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Wednesday, August 4, 2021
JOHANNESBURG and CAPE TOWN, May 4 2009 (IPS) - The theme of the third biennial Knowledge Management Africa (KMA) conference, which opened Monday in the capital of Senegal, is lofty – "knowledge to reposition Africa in the world economy". But the aim is more down-to-earth: to find ways to apply vital information to the basic question of improving the lives of Africa's people.
KMA is an initiative of the Development Bank of South Africa, which seeks to build networks that facilitate the sharing and use of knowledge across Africa. This takes place via an online hub linking five regional chapters on the continent – each chapter has a particular focus; the West African hub focuses on technologies for development for example – as well as regular conferences and meetings.
"Networking takes place at the continental level, through KMA chapters," Dr Snowy Khoza, the initiative's chairperson, told IPS ahead of the conference opening. "Individual members can request or respond to issues by posting them online. Conferences create an environment for interaction at a personal level."
Researchers and practitioners will present on a broad spectrum of issues, ranging from safeguarding intellectual property rights and indigenous African plants like aloe vera to discussions of the importance of open access to scientific and research publications and strengthening rural communities' responses to climate change around Lake Victoria.
"Our activities and programmes are formulated to support and empower communities in Africa. For example, the aloe vera plant which is used for medicinal purposes: we need to review and acknowledge the way Africans have used this plant for generations. We need to support the notion that indigenous African knowledge can be a solution to the continent’s problems," says Khoza.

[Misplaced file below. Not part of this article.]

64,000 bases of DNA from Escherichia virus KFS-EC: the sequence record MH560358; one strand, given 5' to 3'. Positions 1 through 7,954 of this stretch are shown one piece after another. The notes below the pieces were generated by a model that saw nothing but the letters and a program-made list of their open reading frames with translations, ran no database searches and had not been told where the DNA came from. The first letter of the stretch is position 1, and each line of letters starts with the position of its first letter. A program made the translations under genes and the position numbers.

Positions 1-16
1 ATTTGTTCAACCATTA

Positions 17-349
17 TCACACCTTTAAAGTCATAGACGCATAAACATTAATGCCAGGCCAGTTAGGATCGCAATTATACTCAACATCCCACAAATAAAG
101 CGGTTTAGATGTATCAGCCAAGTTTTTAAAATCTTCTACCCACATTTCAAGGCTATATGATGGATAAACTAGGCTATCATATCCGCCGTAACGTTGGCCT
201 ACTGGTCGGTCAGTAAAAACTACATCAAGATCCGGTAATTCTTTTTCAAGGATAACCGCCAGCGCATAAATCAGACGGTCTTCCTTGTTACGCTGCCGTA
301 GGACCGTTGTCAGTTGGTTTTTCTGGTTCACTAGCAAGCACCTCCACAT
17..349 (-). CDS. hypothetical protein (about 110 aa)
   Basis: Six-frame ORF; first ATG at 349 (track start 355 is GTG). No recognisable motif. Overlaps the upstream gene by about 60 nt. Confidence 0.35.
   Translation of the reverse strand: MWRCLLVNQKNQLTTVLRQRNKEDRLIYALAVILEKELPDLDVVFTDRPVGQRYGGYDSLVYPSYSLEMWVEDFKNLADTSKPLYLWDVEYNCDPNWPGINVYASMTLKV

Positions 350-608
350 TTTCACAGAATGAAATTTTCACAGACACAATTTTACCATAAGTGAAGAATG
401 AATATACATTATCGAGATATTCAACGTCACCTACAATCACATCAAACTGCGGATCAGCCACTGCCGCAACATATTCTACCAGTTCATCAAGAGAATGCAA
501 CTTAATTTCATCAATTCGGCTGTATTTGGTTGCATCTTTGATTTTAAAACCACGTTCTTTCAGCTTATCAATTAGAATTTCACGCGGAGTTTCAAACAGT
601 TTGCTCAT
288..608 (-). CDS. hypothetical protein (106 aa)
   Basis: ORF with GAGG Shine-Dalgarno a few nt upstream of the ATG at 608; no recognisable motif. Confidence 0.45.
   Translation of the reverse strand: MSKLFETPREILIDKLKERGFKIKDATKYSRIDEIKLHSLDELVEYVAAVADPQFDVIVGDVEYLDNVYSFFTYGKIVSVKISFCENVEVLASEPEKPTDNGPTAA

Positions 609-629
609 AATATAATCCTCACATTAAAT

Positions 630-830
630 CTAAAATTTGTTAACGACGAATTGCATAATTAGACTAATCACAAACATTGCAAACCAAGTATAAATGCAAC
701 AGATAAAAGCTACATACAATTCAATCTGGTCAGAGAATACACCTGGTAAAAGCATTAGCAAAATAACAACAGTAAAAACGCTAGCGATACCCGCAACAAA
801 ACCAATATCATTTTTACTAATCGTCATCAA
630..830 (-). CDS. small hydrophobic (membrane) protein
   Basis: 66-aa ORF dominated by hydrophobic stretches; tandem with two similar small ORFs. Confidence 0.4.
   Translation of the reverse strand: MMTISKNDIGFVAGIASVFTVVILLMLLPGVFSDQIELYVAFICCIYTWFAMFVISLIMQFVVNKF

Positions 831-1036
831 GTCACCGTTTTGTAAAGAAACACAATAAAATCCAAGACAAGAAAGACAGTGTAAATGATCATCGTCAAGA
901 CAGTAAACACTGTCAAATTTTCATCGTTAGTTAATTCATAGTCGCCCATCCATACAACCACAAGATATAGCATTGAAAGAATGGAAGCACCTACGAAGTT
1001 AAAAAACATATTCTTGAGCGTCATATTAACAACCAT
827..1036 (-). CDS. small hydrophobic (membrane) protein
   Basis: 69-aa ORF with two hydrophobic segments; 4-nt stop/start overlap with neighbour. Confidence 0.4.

The emphasis on building, enhancing and applying knowledge at the local level using various technologies runs parallel to similar initiatives such as AgCommons, which focuses on providing location-specific information to smallholder farmers to help them make better decisions.
Another project poised to begin later this year will put very high resolution images taken by satellite in the hands of smallholder farmers in four West African countries. The pictures reveal the presence of trees, as well as "stress pockets" – associated with depleted soils – and areas of high productivity.
"My belief is that farmers in most cases are the experts, and they know their land very well," says Pierre C. Sibiry Traore, a scientist with the International Crops Research Institute for the Semi-Arid Tropics. Traore concedes that small farmers already know almost everything that these images show, yet they have shown keen interest in the printouts.
"I'm tempted to think that maybe the value of the information is not at the level of an individual farmer, but more at the smallholder community level, where they can use it as arbitration tool, or as a way to deploy new resources," he says.
Traore envisions the information being used to highlight issues of land tenure, serve as a tool in conflict resolution or guide implementation of conservation measures like contour-ridge tillage, which maximises water retention and protects soil from erosion, but requires resources and expertise beyond the reach of an individual farmer.
The pictures could both clarify the potential of joint efforts among neighbouring smallholders and provide hard data that will help them make their case to find external support for such projects.
The conference in Dakar, however, has a strong focus on looking within the continent for solutions.
"The idea behind KMA is to make use of African skills for development, instead of only seeking assistance from America or European professionals. There is an online database, ‘Who’s Who in Africa’, which provides contact details of African experts in the fields of media, medicine, technology, engineering, law and other sectors," says Khoza.
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